NEW: The book The Blenheim People is now available for download as a PDF document.  Note that this is the version as published as a hard copy book and does not include any updates or corrections that have been made to the material on this website. Click on this link: The Blenheim People 2015

In December 2015 it was 175 years since the barque Blenheim arrived at Port Nicholson in New Zealand, having sailed from Greenock in Scotland four months earlier in August.  The passengers on the Blenheim were all Scottish, so the 175 year anniversary provided an opportunity to celebrate the role of Scottish settlers in the founding and growth of Wellington, and of New Zealand.

More information on the events held to mark the occasion can be found at the posting Commemorating Scottish Heritage, including the Picnic Programme and Information Sheet.

On the posting The Blenheim People you will find a list of the passengers, and links so you can follow the stories of the individuals and families who made the voyage.

A full list of all of the passengers is at Blenheim Passenger List.

You can also read Jessie Campbell’s first hand account of the voyage and her early years in New Zealand at Jessie Campbell’s Journal and Letters.

Background information on other aspects of the voyage is also provided:

A summary of Sources used in compiling this website is also provided.


A PDF version is available at The Blenheim People 2015 but this does not include the updates and corrections included in this website.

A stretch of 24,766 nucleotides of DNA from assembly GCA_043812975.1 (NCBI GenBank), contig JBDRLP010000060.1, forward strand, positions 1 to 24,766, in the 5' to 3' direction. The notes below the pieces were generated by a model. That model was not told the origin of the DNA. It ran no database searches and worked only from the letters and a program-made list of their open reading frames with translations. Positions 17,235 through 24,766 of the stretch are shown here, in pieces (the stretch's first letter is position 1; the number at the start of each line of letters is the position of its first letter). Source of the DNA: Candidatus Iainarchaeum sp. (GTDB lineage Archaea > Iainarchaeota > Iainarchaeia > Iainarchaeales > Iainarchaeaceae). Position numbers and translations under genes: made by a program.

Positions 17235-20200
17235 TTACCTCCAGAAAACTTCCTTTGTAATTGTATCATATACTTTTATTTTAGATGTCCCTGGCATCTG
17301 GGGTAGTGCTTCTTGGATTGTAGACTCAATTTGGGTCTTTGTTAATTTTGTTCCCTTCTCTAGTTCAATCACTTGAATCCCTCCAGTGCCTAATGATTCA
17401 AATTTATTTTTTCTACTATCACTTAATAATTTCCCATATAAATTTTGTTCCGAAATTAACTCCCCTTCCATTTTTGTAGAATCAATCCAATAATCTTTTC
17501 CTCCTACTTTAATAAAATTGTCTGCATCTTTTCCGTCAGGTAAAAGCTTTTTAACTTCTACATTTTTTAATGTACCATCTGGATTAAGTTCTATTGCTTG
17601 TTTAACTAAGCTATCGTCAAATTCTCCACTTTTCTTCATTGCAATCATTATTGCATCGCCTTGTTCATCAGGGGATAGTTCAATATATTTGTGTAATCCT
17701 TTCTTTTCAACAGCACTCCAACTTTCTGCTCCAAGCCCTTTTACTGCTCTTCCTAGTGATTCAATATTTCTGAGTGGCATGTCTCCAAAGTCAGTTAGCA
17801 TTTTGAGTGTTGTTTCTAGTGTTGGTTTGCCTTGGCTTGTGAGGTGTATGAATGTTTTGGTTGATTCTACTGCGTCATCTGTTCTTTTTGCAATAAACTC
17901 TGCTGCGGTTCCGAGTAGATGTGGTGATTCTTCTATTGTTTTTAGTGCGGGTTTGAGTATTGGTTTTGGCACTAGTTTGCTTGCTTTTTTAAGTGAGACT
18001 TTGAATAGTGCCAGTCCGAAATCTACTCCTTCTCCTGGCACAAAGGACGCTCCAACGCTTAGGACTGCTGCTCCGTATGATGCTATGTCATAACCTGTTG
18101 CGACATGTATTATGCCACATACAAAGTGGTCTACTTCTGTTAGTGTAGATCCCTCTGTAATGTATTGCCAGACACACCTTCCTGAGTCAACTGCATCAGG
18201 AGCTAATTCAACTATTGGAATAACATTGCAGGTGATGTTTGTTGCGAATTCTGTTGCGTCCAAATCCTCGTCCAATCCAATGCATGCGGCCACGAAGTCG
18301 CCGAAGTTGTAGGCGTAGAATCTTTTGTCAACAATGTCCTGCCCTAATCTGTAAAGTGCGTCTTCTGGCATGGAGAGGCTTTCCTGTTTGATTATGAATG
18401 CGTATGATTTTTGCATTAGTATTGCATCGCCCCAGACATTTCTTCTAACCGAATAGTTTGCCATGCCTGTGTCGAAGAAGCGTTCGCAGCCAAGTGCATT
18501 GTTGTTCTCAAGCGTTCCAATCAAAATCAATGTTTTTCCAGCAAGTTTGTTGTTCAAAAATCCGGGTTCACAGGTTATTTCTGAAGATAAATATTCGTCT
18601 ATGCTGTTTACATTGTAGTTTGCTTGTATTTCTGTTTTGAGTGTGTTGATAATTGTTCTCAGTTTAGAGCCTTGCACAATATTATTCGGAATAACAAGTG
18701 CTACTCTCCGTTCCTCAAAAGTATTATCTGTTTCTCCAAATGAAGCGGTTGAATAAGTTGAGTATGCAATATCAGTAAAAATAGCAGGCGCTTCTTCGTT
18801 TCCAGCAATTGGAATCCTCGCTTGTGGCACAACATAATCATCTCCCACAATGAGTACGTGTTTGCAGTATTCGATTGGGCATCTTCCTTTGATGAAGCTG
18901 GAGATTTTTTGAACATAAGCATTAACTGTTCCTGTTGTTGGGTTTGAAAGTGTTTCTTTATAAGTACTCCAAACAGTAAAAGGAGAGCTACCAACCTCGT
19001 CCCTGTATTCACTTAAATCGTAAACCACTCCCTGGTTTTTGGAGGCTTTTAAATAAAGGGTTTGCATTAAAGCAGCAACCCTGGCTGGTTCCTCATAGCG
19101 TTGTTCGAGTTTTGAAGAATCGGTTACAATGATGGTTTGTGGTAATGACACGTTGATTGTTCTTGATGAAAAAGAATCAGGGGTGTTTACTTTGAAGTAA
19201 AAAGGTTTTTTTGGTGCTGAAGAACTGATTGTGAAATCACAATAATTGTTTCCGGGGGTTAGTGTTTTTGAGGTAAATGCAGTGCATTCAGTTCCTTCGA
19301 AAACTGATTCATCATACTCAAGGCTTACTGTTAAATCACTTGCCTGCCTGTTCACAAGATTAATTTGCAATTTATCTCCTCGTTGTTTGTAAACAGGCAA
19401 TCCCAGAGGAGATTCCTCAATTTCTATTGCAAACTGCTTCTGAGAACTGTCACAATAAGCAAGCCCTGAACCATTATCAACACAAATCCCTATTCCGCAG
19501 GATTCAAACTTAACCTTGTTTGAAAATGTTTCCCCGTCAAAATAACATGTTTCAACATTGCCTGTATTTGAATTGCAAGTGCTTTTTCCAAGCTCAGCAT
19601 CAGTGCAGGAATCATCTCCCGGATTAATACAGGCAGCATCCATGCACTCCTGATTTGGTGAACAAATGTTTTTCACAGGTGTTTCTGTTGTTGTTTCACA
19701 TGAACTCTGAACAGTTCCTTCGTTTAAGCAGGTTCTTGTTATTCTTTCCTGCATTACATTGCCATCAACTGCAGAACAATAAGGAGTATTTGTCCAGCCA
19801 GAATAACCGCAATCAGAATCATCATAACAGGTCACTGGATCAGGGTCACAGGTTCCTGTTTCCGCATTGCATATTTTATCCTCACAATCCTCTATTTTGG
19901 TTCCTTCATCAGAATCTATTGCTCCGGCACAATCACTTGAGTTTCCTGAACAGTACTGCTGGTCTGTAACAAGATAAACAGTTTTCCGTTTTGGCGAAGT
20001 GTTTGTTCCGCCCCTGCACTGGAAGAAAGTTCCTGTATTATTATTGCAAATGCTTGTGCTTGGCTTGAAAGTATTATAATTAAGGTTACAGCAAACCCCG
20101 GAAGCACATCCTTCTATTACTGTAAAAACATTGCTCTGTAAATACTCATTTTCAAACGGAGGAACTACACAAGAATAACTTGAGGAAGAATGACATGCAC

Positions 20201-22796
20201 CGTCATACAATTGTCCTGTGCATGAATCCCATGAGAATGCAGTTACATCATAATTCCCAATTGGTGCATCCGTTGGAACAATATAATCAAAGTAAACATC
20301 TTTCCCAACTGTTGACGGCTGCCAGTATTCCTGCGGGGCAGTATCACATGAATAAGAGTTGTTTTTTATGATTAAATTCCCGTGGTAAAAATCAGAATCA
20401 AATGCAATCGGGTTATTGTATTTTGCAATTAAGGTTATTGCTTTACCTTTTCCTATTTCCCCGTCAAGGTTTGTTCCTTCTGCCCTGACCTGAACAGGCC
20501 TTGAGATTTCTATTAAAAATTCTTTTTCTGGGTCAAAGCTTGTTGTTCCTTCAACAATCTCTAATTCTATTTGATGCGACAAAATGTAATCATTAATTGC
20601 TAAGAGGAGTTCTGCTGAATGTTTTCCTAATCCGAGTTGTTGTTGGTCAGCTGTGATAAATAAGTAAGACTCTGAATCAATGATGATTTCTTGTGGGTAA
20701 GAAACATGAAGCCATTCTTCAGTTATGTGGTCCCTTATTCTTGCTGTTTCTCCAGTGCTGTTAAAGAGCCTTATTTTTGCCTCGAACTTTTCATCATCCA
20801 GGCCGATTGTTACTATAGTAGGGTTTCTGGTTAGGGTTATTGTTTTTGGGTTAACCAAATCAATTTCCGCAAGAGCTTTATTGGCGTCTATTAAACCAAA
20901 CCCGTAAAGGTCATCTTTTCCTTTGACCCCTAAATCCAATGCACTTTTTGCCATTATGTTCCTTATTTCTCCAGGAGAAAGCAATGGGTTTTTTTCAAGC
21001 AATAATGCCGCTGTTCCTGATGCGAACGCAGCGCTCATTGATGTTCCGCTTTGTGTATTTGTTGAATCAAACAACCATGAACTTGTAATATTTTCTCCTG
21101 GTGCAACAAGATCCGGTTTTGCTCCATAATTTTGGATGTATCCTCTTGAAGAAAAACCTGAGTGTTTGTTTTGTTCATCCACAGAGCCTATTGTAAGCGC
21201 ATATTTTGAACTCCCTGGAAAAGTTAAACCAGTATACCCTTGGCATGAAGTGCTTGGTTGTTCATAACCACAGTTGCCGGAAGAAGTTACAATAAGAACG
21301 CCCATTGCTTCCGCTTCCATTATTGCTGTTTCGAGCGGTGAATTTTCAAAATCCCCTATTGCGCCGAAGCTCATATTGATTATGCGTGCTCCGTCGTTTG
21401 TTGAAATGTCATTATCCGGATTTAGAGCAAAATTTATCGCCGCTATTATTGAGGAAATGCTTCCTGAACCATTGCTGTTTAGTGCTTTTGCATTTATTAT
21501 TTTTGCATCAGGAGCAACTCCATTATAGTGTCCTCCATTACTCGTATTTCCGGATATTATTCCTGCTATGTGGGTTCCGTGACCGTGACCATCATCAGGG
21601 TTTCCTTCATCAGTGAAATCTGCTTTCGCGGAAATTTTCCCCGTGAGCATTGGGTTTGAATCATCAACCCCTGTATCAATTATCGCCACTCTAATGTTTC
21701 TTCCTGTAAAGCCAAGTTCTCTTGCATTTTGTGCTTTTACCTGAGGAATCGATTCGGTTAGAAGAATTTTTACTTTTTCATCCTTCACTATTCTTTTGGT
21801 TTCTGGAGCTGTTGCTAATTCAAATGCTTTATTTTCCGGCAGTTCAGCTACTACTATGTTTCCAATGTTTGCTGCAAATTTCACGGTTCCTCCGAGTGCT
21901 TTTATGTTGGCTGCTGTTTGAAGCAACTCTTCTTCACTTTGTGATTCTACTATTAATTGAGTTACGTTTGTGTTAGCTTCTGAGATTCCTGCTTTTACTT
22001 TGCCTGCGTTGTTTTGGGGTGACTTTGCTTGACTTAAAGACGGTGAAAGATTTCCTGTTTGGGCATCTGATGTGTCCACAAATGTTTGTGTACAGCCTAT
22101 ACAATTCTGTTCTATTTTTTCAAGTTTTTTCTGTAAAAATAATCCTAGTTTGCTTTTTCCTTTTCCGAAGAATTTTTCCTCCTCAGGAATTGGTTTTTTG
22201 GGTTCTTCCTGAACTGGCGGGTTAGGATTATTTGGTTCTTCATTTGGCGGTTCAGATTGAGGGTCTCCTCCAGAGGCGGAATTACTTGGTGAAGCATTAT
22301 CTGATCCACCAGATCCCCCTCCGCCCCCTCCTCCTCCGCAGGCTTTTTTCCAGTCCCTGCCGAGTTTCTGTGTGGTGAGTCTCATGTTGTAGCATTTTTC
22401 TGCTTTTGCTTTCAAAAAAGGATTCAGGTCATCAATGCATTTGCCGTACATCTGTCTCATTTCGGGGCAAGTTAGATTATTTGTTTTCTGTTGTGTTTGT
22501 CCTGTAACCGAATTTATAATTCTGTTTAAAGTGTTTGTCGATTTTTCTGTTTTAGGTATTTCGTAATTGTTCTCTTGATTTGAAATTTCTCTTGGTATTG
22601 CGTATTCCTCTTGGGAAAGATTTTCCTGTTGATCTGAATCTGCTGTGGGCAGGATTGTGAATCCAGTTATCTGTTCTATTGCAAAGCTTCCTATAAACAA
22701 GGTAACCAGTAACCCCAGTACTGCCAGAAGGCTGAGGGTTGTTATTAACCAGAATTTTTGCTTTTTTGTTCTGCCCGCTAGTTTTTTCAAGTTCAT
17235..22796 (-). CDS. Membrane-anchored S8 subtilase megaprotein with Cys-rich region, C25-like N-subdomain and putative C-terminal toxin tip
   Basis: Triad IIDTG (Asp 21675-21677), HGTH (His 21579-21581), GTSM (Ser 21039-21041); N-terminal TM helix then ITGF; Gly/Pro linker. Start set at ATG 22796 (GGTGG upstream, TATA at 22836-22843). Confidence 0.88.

Much of the information on this website has now been published as a book – for details go to The Blenheim People As A Book.

Memorabilia in the form of brooches, key rings and fridge magnets are also available for purchase – see Blenheim175 Memorabilia.
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Creative Commons License
Blenheim175 and The Blenheim People by Hugh McPhail is licensed under a Creative Commons Attribution-NonCommercial-ShareAlike 4.0 International License.

16 thoughts on “Welcome”

  1. Dear Hugh
    You were kind enough to send me the link to the records of St Pauls when I queried where you had found the information about my gt gt gt grandmother, Annie Jeffs born 1842, who married Dugald Cameron (son of Donald and Christina.) I now cannot find where I’ve filed it and wondered if you would be so kind as to send it to me again. I would be very grateful.
    Best wishes, Dorothy Gaunt


  2. Hello,
    what a wonderful and informative site. My Family comes from the line of Isabella McLachlan and Isaiah Wade Leigh and through Charles Ernest Leigh who married Margaret Quinn (my Great Grandparents).
    I would appreciate it if we can correspond and learn more about your research / reunions etc.
    Best regards,


  3. In the discussion of Charles McLean Cameron (Ewen Cameron, Maria Colquhoun and family), you say: ‘The John Cameron Letters include a letter from John Cameron of Marangai to Charles McL Cameron Esq., 35 Great Castle Street, W. London, dated 9 September 1882, which reads: … ‘

    What are the John Cameron letters, which John Cameron is that (not Ewen and Maria’s son who was left in Scotland, presumably), and are they accessible?


    1. The “John Cameron Letters” are described in the “Sources” section at the end of the posting, i.e. “Letters of John Cameron of Callart, “Marangai”, Wanganui, New Zealand, 1854-1892, transcribed by the Alexander Turnbull Library, May 1952, from originals made available by Dr Elspeth Fitzgerald of Oamaru, edited by Ann Newman.” This is the John Cameron who was a cabin passenger on the Blenheim and whose history is contained in the posting “John Cameron of Marangai”. I have a paper copy of the transcript and will check for any further references to the family of Ewen Cameron, but most of them relate to business transactions of John Cameron.